Canada is an enthusiastic partner in the war, but there are growing concerns among the country’s elite over the failure to defeat the patriotic resistance in Afghanistan, and a slim but stubborn majority of the Canadian population remains opposed to what increasingly appears to be a futile and criminal war.
The review panel’s report, delivered January 22, has sparked an intense and ongoing political debate.
What the report says
The governing Conservative Party chose a prominent figure in the opposition Liberal Party, John Manley, to head the review panel. The Liberals took Canada into a more aggressive combat role in Afghanistan in May 2005, in the southern province of Kandahar, but some Liberals are getting cold feet and others are tempted to use the failure of the mission for short-term political gain at home.
The mandate of the mission is due for renewal in 2009. The Conservatives hold only a minority of seats in the federal parliament and would require Liberal support to get parliament to vote an extension.
The government gave the review panel four options for the future of Canada’s role, all of which involved some variant of a continued intervention. Manley was already on the record in support of the war and a continued Canadian participation. Two other panel members—Derrick Burney and Paul Tellier—have served on the boards of directors of two of Canada’s arms manufacturers, the aerospace companies CAE and Bombardier. So it was no surprise that the panel recommends that participation in the war continue.
Among the proposals contained in the report are:
Continued commitment to the combat role in Kandahar until at least 2009.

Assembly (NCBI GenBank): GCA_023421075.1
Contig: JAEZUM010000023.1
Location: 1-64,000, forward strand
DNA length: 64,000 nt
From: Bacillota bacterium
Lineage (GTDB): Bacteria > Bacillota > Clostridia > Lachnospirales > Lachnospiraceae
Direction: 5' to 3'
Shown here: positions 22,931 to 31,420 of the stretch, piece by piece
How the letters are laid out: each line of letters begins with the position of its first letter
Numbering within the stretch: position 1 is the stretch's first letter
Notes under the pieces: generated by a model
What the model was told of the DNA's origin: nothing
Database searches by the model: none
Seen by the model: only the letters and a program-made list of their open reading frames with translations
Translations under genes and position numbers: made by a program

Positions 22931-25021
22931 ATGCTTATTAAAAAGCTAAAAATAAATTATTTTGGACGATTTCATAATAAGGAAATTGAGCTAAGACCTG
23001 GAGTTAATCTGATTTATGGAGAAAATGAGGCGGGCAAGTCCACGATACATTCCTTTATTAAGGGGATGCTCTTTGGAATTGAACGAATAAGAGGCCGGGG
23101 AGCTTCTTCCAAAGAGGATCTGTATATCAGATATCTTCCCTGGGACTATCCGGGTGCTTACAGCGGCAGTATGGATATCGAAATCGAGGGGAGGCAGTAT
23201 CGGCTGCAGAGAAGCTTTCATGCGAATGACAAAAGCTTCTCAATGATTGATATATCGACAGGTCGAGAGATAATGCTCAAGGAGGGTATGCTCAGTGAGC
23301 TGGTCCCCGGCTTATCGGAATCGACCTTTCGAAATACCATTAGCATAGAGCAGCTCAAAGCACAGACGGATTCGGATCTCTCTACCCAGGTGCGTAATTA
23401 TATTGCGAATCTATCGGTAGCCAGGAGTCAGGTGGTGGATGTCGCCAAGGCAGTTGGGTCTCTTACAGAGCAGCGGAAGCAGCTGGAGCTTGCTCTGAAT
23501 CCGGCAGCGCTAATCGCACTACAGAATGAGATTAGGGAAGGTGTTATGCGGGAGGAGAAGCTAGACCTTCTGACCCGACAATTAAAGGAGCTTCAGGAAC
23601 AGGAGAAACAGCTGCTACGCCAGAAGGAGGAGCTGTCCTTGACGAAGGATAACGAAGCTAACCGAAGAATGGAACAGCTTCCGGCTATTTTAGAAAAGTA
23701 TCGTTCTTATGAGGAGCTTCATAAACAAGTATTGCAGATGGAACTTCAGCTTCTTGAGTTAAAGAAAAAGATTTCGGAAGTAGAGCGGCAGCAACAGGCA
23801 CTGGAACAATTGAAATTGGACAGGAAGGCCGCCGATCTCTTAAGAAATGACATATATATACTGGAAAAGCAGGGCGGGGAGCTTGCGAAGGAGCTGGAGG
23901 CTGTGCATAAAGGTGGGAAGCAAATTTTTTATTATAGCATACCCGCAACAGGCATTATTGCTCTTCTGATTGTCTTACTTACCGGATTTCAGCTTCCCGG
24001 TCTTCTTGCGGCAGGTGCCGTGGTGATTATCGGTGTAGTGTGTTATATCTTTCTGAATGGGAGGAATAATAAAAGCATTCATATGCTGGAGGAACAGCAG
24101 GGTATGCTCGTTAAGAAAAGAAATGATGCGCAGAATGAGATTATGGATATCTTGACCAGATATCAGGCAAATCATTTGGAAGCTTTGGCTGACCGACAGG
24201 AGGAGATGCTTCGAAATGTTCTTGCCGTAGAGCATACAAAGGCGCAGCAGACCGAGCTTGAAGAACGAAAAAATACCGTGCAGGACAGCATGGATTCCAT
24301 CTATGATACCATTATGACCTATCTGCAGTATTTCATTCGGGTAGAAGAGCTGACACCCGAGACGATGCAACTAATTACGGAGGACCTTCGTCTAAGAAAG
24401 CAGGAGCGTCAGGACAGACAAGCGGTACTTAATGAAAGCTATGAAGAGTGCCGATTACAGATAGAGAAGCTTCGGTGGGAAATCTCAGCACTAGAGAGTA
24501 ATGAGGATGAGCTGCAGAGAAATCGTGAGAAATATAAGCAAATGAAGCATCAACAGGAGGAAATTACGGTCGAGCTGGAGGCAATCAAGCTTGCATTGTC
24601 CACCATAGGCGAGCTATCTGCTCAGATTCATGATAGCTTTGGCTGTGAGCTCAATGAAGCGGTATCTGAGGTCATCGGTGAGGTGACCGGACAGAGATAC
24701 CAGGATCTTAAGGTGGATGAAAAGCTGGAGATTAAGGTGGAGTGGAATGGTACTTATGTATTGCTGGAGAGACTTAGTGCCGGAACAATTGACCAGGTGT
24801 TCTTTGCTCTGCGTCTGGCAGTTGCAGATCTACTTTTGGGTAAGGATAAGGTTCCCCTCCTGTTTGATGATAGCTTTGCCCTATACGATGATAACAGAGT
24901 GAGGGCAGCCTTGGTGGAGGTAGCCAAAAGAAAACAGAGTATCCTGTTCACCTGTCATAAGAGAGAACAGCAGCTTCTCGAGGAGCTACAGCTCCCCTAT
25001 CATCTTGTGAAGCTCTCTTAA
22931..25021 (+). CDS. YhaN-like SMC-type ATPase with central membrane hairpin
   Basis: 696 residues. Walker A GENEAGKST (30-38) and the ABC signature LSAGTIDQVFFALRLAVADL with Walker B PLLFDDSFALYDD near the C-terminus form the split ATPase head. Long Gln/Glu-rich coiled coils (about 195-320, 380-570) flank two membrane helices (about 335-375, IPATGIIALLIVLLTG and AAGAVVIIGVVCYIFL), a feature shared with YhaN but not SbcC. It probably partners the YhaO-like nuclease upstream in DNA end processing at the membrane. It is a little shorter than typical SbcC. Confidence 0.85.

Insistence on more support from other NATO countries as a pre-condition for Canada to extend its combat mission beyond 2009. The report says at least 1,000 more troops are needed. With such increased support, Manley says the war can be won “in less than ten years.”
Acquisition of helicopters and unmanned aerial vehicles at an additional cost of hundreds of millions of dollars. Currently, Canada relies on NATO allies for air support to its ground troops.
The report has been welcomed enthusiastically by the war’s proponents. An editorial in the January 23 National Post urged Harper to use the report as a basis to launch a “reinvigorated mission” in Afghanistan.
But many supporters are less than enthusiastic about the war’s accomplishments to date.
Paraphrasing the report, National Post columnist Don Martin says Canada’s “too-few-by-half combat troops” are, “ill-equipped, poorly coordinated and losing the battle to the enemy while failing to deliver adequate humanitarian aid or reconstruction help to average Afghans.” Martin, who has travelled extensively in Afghanistan, says the failure of the U.S./NATO war is a “sad reality.”